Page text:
Seasonal Depression Is Real and Needs to Be Addressed

With the weather becoming colder and the sun going down earlier, it’s easy to start to feel more emotions. Winter creates a whole different atmosphere, which makes us miss the warmer weather and longer days. The winter season has always been one that brings out depression for some. Not having enough sunlight outside causes many to go through a rough patch. The lack of vitamin D those are facing can cause feelings of depression, anxiety, fatigue and loneliness. 

Seasonal depression is a mood disorder that occurs the same time every year, usually around the time when it gets darker earlier. This disorder causes people to feel different during the winter months. When it gets dark earlier, it’s hard to go out and do some of the activities you did during the fall or summer. Those who love sitting out all day in the sun have an issue when they’re not able to soak up the nutrients for as long as they’re used to. With the long hours of sun that occur in the summer, most people absorb all of the vitamin D they need. However, when it starts to get darker and there’s a lack of sunlight, many lack vitamin D, which has been proven to increase your mood level and overall happiness. The sudden lack of a mood booster can make mood levels decrease along with your happiness level. 

The cold weather that occurs in the winter months creates negative moods too. It’s hard to get out of bed in the morning and go to class or work when you know how freezing it will be when you step outside. Many college students know the struggle of trying to get up to go to your 8 a.m. class when you look at the weather and it’s 30 degrees out. Getting stuck in the constant loop of wanting to stay under your warm covers can make you drowsy and unmotivated. A lot of students find it hard to stay motivated throughout the winter months because of how cold and dark it becomes. 

Since seasonal depression usually only occurs when there’s less sunlight, many people believe it’s not a real thing. Disorders related to depression have always been overlooked in the eyes of society. Even though it affects over 10  million people a year, it has not been taken seriously for a long time. Many believe that if you try to be happier then all of your feelings and emotions will go away. However, this is hard to do and almost impossible for someone with depression to just tell themselves to be happy.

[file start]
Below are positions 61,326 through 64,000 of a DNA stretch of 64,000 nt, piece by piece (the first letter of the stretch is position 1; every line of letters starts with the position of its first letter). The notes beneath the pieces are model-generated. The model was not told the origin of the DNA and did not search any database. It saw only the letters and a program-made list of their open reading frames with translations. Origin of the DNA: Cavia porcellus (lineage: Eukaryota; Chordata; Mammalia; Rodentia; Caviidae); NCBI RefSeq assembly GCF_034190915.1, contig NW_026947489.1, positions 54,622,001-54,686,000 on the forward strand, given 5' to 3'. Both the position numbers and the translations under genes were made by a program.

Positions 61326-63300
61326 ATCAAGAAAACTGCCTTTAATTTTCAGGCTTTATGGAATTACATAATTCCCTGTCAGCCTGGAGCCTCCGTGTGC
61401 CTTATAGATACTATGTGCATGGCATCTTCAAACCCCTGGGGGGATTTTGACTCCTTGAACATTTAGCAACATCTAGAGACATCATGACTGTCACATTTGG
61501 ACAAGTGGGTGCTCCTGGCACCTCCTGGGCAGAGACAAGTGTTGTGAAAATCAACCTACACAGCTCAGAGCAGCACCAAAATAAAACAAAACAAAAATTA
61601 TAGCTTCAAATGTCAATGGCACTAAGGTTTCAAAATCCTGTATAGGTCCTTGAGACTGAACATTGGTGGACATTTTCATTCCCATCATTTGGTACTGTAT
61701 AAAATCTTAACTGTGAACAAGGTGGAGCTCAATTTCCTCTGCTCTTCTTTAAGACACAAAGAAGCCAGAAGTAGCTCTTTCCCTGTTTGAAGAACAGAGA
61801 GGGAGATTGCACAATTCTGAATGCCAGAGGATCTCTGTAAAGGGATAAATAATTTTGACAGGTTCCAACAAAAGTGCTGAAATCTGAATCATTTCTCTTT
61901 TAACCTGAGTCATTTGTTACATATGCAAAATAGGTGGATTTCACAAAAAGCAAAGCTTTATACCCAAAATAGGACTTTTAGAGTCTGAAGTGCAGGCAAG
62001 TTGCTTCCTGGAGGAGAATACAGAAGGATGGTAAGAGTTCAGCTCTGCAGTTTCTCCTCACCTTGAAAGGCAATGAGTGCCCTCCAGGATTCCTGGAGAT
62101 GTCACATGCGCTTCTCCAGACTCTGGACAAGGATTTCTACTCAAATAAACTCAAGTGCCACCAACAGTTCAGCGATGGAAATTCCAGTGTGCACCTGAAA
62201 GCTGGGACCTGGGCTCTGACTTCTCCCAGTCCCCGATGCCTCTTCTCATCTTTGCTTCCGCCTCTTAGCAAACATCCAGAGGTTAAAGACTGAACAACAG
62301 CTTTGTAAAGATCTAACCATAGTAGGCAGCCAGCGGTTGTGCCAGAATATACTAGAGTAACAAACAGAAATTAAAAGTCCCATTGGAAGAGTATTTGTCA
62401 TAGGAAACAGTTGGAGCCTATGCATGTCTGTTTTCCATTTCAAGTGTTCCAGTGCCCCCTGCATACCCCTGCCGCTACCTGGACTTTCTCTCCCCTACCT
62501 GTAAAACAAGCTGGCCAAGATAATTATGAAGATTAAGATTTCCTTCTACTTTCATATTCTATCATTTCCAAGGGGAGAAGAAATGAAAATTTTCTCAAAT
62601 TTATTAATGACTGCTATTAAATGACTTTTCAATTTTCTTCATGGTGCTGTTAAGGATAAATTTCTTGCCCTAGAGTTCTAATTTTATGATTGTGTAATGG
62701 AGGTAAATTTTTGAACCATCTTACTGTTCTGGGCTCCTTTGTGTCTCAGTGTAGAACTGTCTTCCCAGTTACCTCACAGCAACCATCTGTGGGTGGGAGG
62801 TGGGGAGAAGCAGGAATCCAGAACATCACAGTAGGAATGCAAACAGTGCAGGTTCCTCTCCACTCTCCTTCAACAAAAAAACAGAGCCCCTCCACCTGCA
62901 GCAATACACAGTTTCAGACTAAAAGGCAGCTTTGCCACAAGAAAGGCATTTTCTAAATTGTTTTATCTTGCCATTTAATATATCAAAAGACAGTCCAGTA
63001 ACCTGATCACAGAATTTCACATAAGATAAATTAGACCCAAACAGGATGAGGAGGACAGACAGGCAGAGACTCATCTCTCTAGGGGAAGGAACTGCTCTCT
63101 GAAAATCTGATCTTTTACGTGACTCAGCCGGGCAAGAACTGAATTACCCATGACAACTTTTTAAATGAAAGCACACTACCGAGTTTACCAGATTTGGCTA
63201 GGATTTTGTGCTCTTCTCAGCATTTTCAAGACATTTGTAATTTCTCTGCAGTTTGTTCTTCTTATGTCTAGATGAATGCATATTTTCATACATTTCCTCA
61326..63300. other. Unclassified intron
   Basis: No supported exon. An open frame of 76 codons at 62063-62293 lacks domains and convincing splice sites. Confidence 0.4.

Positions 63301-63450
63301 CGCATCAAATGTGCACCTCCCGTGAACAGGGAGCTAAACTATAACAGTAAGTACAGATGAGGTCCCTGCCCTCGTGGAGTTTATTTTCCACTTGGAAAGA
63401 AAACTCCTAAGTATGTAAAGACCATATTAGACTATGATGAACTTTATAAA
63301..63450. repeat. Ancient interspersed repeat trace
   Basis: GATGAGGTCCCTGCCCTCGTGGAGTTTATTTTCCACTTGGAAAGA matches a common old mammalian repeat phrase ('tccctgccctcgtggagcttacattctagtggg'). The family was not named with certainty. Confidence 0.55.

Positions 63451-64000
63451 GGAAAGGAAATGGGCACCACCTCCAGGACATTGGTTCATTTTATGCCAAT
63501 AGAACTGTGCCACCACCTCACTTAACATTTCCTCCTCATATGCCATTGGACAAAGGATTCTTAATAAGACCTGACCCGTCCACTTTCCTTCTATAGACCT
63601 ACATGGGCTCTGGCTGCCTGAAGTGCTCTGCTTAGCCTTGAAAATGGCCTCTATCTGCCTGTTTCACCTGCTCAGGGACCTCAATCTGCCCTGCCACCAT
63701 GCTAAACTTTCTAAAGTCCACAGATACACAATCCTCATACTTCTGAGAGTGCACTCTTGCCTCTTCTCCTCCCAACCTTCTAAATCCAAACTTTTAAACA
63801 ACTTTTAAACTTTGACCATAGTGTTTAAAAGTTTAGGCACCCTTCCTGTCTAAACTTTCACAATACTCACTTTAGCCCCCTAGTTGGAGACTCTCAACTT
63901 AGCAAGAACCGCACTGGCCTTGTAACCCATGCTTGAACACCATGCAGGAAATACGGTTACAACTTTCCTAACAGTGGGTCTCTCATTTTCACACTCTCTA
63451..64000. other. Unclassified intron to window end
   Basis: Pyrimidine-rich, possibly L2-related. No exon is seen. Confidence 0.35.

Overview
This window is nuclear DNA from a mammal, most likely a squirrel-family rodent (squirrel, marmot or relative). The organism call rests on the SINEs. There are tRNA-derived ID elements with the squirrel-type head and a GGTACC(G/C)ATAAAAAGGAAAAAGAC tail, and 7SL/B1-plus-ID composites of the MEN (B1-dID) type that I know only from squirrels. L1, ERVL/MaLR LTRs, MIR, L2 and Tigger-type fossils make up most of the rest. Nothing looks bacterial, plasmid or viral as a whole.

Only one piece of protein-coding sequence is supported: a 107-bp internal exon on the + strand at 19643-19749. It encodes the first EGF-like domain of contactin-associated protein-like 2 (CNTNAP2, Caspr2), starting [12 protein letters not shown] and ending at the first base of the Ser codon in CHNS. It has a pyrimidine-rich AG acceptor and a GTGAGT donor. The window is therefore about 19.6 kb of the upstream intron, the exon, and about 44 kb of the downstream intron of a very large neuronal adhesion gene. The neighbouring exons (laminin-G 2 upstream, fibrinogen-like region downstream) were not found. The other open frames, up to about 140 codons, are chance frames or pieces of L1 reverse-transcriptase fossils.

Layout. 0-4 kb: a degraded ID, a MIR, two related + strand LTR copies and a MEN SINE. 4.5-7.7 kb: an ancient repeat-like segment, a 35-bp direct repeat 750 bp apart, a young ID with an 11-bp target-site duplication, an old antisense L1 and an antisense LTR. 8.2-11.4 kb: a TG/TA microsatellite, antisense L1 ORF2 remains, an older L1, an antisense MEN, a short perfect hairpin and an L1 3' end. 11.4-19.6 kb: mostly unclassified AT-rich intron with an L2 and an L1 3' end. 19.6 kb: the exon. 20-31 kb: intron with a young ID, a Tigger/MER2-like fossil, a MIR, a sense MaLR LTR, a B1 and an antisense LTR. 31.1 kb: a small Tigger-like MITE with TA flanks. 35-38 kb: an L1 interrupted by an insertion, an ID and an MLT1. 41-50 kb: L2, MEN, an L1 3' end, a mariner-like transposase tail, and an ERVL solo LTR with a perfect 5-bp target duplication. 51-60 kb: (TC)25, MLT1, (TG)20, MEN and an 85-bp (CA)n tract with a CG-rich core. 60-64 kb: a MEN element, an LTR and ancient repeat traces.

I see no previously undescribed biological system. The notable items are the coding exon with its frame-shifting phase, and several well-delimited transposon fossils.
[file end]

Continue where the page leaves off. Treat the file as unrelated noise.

There’s a huge stigma against seasonal depression and other mental illnesses. This stigma includes people believing that those with depression are lying and seeking attention. Not being supported when you have a mental illness can lead you to feeling stupid or unimportant. Most people don’t take it as seriously as other chronic illnesses like heart disease or diabetes; however, seasonal depression, or any type of depression, can cause physical problems along with emotional ones. It can cause insomnia, decreased appetite, fatigue and can increase the chances of substance abuse.

Trying to deal with your seasonal depression can be rough, but there are ways that you can feel better. One step is to start preparing yourself for how your mood may change during the fall. When you start to feel a little breeze, you can start mentally preparing yourself for the emotions that are about to start. You can also get moving and spend your time with friends and family. Keeping your mind on other things can help you forget how you’re feeling and take your mind off it. Of course, you can always meet with your doctor or therapist for treatments to help. Either will provide treatments that are catered toward you and your health. Even though it may be hard, you’ll be able to get through this tough season and then enjoy the warm months that are coming.

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Seasonal Depression Is Real and Needs to Be Addressed